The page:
“Food system technologies are often surrounded by a sustainability halo. And many of them strive to reduce climate impact, but they disregard other dimensions of sustainability,” says Anne Charlotte Bunge, researcher at the Stockholm Resilience Centre at Stockholm University and lead author of a recent study published in Nature Food.
In the study, the research team compared the scientific evidence behind sustainability claims of four food system technologies: plant-based substitutes for meat, dairy, eggs or sea food; vertical farming; food deliveries; and blockchain technology.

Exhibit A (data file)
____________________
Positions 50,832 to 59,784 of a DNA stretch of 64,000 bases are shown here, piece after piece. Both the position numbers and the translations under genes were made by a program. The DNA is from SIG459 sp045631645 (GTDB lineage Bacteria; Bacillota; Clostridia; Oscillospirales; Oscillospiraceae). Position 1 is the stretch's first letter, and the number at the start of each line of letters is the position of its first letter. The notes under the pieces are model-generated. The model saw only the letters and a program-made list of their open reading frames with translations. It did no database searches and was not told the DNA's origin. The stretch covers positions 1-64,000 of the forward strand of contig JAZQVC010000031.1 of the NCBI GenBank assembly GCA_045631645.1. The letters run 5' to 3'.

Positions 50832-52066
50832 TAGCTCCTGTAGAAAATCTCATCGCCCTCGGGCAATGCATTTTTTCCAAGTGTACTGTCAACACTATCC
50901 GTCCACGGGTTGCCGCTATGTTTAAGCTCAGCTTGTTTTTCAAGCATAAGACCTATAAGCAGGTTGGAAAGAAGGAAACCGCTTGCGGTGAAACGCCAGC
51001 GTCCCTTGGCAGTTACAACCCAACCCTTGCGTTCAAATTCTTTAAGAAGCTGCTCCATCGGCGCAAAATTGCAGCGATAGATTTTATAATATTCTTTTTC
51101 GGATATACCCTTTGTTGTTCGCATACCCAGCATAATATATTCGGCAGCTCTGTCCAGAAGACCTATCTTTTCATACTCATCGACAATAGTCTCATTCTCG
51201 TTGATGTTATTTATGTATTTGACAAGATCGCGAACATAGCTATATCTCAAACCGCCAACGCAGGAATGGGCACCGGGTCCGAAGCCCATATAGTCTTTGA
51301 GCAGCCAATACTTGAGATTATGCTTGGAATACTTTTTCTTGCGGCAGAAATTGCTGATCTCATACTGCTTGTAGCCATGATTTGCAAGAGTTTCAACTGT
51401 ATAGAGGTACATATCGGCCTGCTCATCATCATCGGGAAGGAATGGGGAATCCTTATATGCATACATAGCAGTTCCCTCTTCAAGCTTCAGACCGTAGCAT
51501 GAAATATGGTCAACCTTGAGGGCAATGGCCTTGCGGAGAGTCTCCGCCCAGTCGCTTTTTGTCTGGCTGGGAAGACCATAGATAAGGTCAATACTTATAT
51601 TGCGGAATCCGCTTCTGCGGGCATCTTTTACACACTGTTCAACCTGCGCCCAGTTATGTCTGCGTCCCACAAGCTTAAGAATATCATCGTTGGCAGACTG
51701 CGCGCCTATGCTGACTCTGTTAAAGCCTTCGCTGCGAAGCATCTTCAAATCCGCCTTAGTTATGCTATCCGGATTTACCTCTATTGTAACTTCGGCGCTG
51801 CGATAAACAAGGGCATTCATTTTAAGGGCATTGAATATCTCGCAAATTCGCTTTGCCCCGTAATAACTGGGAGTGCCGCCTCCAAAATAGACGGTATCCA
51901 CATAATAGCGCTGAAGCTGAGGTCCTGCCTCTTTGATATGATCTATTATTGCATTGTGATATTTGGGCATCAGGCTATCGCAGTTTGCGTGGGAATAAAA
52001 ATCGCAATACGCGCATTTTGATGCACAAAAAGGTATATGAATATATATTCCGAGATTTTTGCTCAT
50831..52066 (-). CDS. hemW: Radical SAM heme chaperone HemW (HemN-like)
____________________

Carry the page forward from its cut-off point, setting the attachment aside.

All four receive considerable interest from venture capital firms across Scandinavia, and all are frequently framed as new sustainable solutions. However, the scientific evidence to back these claims up is limited, according to the new study.
Vertical farming has a mixed sustainability performance. Vertical farms outperform on-field cultivation and greenhouses in some aspects, such as land and water use. However, they often require more energy and emit more greenhouse gases than field agriculture. And regarding other aspects of sustainability, there is little research: “We found a distinct lack of evidence modelling the socio-economic implications of scaling vertical farming,” says Anne Charlotte Bunge.
Read the complete article at www.stockholmresilience.org.